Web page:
Mary Jane Swaim Daicoff passed away peacefully on August 19, 2019 at Orchid Park Care Home in North Phoenix, Arizona after a five-year journey with strokes. She was born in Plymouth, Indiana on April 6, 1931 as the only child of Kathyrn Willis Swaim, homemaker and seamstress, and Ernest J. Swaim, salesman. She earned a B.A. in Education from Indiana University, an M.A. (and was ABD for her Ph.D.) in English from The University of Chicago, and an M.L.S. in Library Science from Florida State University. She taught school in the Virgin Islands and was married to Dr. George R. Daicoff, Sr. there in 1952. She also taught school in Indiana and college level English at Roosevelt College in Chicago and Indiana University Extension in Gary, before their only child, Susan, was born in 1962 in Chicago. Her contemporaries at U Chicago were Saul Bellow and Philip Roth. When she realized Susan had special needs, she put her academic pursuits aside to devote much time and effort to Susan. She also lived in London and Minnesota, before moving to Gainesville, Florida where she taught Humanities and Art Appreciation at Santa Fe Community College and worked at the University of Florida Libraries for many, many (about 25) years. She was always active in the arts in Gainesville, attending plays and concerts or volunteering as a docent. She was beloved by her friends, the arts community, family, and her students there. She married her long-time companion, the late Kim E. McConnell of Gainesville, and later married Robert “Bob” O’Connell, R.N. with whom she would spend many happy years living first in Tucson, Arizona as they ran a glass and window company and later at her home on Little Lake Santa Fe in Keystone Heights, Florida. She was able to spend her final three years in Phoenix close to her daughter, Susan Swaim Daicoff (57) (lawyer, mediator, court administrator, former law professor), and grandchildren, Arizona Gray Baskin (22) (second-year law student at the University of Arizona) and Graylin Diana Baskin (21) (computer information systems senior in Barrett Honors College at Arizona State University).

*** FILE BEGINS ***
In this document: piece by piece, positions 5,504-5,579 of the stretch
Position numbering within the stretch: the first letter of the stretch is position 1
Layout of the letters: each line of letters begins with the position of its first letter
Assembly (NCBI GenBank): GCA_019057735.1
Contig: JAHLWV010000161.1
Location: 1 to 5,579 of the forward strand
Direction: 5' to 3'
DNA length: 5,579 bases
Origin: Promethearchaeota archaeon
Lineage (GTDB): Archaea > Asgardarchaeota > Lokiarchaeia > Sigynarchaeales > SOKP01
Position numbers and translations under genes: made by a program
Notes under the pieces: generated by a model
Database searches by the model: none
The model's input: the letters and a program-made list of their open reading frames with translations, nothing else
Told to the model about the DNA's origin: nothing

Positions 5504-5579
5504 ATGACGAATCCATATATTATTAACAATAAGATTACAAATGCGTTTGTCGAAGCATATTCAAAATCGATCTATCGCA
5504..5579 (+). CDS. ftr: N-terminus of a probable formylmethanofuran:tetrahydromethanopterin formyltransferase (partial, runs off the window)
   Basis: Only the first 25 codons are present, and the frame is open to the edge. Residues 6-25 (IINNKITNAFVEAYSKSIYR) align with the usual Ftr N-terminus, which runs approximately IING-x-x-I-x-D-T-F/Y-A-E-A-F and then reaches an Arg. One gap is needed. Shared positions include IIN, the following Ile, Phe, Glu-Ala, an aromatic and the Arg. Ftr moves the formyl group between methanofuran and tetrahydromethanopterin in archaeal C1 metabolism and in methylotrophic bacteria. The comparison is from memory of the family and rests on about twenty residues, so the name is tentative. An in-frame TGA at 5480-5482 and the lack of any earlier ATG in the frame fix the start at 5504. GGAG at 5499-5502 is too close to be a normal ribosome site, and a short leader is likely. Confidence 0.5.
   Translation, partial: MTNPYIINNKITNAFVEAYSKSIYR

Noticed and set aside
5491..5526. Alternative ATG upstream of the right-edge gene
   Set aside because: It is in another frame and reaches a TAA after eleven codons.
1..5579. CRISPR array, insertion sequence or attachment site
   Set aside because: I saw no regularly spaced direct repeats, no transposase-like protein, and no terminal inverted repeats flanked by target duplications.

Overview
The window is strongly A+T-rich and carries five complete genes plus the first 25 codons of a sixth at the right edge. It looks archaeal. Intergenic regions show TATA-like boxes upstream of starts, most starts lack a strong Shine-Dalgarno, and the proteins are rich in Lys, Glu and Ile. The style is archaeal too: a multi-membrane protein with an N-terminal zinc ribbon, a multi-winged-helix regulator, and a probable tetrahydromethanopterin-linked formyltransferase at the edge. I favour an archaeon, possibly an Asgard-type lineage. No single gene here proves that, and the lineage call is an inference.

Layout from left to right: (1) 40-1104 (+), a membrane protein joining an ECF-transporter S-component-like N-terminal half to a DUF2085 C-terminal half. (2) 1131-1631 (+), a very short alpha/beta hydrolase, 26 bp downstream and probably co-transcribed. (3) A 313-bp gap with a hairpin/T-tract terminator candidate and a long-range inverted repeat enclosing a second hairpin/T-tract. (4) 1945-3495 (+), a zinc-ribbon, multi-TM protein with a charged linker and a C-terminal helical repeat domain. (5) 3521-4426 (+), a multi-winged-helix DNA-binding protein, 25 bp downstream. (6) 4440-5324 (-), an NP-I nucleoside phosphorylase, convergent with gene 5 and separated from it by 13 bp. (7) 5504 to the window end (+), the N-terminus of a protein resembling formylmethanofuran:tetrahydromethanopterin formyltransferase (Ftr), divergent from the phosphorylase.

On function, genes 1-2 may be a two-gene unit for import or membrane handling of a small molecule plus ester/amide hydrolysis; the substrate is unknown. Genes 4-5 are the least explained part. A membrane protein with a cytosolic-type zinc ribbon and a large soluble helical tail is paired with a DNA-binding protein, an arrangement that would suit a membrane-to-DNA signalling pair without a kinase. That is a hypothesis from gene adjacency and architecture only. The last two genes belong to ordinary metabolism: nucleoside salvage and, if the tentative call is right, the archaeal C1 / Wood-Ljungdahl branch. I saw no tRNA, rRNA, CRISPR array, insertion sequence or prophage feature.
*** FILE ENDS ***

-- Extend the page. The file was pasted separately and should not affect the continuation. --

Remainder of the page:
She loved and was endlessly fascinated with art, literature, music, ideas, the mystical, nature, gardening, projects, and people. She actually designed and built an enormous addition to her lake house, doing much of the work herself. She built a fence with one handyman’s help at age 75! She was known for her boundless energy and enthusiasm; most of us could not keep up with her! She read the most current news and information and always asked the most intriguing questions. She traveled in England, Europe, and Italy, seeing much of the art and sculpture about which she had lectured for many years. She was an excellent writer, editor, and sketch artist, and created many pieces, including stained glass, two Louise Nevelson-inspired wood sculptures and a ceramic bust of herself. At “the lake,” she built a conservatory, an observatory, a greenhouse, a carport and large workshop, and a chicken coop. At various times, she raised Siamese cats, birds (in an aviary), chickens, and other animals. She was the ultimate “green thumb,” even turning an arid Tucson gravel yard into a paradise of greenery in just three short years. She undertook to co-run a window business after retiring from teaching and librarian work, moving across the country to do so! She embodied the spirit of adventure, “can-do,” intellectual curiosity, and interest in life; many have said over the years that she is the “smartest person they ever knew.” You did not want to play Trivial Pursuit against her! She loved plays, books, music, opera, classical music, paintings, sculpture, art of any kind, fashion, interior décor, architecture, movies, Monty Python, flowers, gardens, birds, coffee, butter, toast, cigarettes, intense and never-ending conversation, and more. She often told the tale of carrying a knife as a child and “tromping” through the fields and woods at a family member’s farm in Indiana, as a “tomboy.” She was the ultimate recycler and sustainability expert, re-using building materials, furniture, and all things in the home and garden for new uses. She delighted in serendipitously finding “just the right thing or treasure” that fit something she already had, and thereby just “completed” the item. She was always interested in the future, was always “ahead of her time,” and thought outside the box. For example, in the late 1960s, she covered the top of her 1962 Barracuda with flowered Contact paper to create a “flower-power” landau-top look and was unmistakable as she drove through Gainesville, Florida.